Entry #3

From Wednesday January 18, 2012:

I participated in a webinar this evening led by Corey Mandell (www.coreymandall.net) relating to the 5 skill sets needed for successful screenwriting.  It makes a lot of sense that, as a writer, one should evaluate what type of learner he/she is, in order to deliver a story to his/her audience.

Conceptual meaning the “brainy” type, outlining the story before writing it, and making sure all the elements are present before beginning the process (i.e. character descriptions, setting, time, climax, plot, resolution, etc.).

Intuitive meaning the “emotional” type, writing the story before finding out what actually happens to the characters in the end. This type of learner (which I have realized is not me) has certain characters in mind and begins writing to see what happens to them.

In addition to conceptual versus intuitive thinking, conflict is an essential element to building skill sets (actually the foundation).  It’s important for a writer to capture the reader’s attention all through the story, in order to carry them through each scene.  Simple conflict is not enough, but must be compelling.  Compelling conflict is what Corey Mandall sees as first element in his list of 5 skill set techniques.

If a writer is not maintaining this skill set, the reader will see a different movie when reading the script, and this will lead to failure.  It is a waste of time to ask for feedback without this element present in a story.  The story is generic and dry, and will not capture the audience.  However, compelling conflict can be learned.

The overall process a writer maintains is what will draw him/her to a prospective agent or job.  Being unique in style is what Hollywood is searching for at the present time.  Although new writers are few and far between, they are in demand at the present.  Mandall mentioned that about 99% of the scripts being sent to production companies are being rejected, but there is a chance to make it with uniqueness of style, process, and approach.

Maintaining an organic non-formulated writing approach is what he mentioned when relaying his message.  Imagine the story being the wine in a glass, as the writer I am the glass and it is the experience with the wine that I am bringing to the audience that will contribute to their overall impression.  Am I a paper cup, coffee mug, tall crystal chalice, etc.?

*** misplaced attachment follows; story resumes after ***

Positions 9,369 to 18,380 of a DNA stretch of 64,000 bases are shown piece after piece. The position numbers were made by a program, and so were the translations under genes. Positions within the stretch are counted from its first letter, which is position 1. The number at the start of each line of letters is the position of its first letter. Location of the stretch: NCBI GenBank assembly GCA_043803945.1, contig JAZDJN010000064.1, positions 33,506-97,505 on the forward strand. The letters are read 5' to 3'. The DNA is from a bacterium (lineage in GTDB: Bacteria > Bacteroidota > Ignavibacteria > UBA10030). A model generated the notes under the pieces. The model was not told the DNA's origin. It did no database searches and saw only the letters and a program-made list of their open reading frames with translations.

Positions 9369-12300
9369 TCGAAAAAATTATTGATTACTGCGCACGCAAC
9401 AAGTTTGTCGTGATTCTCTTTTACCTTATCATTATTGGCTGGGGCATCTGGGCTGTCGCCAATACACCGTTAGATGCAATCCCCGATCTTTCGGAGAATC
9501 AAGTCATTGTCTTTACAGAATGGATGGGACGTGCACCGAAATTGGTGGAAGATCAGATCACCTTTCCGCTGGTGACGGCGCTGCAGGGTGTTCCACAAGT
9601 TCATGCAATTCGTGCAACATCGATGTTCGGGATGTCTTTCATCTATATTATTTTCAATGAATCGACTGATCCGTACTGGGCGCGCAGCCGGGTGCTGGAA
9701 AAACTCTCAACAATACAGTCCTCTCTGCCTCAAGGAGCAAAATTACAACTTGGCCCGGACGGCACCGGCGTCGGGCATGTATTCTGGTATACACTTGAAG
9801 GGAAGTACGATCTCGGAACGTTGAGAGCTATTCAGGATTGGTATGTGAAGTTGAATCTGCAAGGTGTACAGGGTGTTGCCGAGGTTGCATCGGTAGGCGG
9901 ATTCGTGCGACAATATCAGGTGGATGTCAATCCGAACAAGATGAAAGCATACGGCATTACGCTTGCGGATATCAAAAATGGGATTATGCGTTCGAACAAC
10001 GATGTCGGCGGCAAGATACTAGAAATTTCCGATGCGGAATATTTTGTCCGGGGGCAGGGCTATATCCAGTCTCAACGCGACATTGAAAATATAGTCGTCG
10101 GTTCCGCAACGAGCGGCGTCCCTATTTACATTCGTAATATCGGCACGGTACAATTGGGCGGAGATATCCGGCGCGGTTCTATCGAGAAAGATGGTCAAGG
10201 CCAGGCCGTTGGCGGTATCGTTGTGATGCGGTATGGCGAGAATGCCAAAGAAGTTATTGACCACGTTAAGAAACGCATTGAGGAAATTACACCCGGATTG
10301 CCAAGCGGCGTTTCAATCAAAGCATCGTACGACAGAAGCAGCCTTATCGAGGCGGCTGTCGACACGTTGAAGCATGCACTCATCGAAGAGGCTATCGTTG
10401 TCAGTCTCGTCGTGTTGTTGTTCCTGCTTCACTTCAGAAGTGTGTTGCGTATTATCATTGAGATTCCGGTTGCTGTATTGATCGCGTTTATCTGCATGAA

Finally, to state the obvious, the writer must be prepared to rewrite…rewrite…rewrite.  If I have written a script, and I can visualize the movie in my head, I need to be able to relay that script to a trusted friend or mentor until he/she sees the exact movie I can see in my head.  Having a mentor or coach is very essential for the success to become real, according to Mandall.  He also reminded the listeners that it’s not talent alone that will determine the success of the script writing, but practicing the skill sets and technical skills of writing.

I really look forward to learning more about writing.  The study of the mind has always fascinated me, and I feel that writing will allow me to explore different thinking styles and patterns of behavior, especially when creating unique characters.  Also, my strong interest in movies has always created an interest for me to write my reactions, both mental (what I’m thinking), and physical (what I was feeling).  In addition, my extensive love of learning new things can contribute a supportive element to my new goal for the new year.

In closing, I once again experience the emotional aspects of the highs and lows of life.  On one hand I am excited to partake in another project toward hopeful success (along with my sports website); however, on the other hand, I am still lacking that companionship (a relationship/spouse) to share my life and interests.  Maybe someday I’ll find that person.

I always think about the ups and downs of motivation.  What do creative people go through in order to consistently create?  It’s difficult to remember all experiences and emotions.  That’s why reflection can be useful and productive.  But what does it take to draw similar interests from other collaborators?  Different experiences can contribute to creativity, but the experiences (alone) can oftentimes be restrictive.  Oh to find a collaborator…

Goodbye for tonight…

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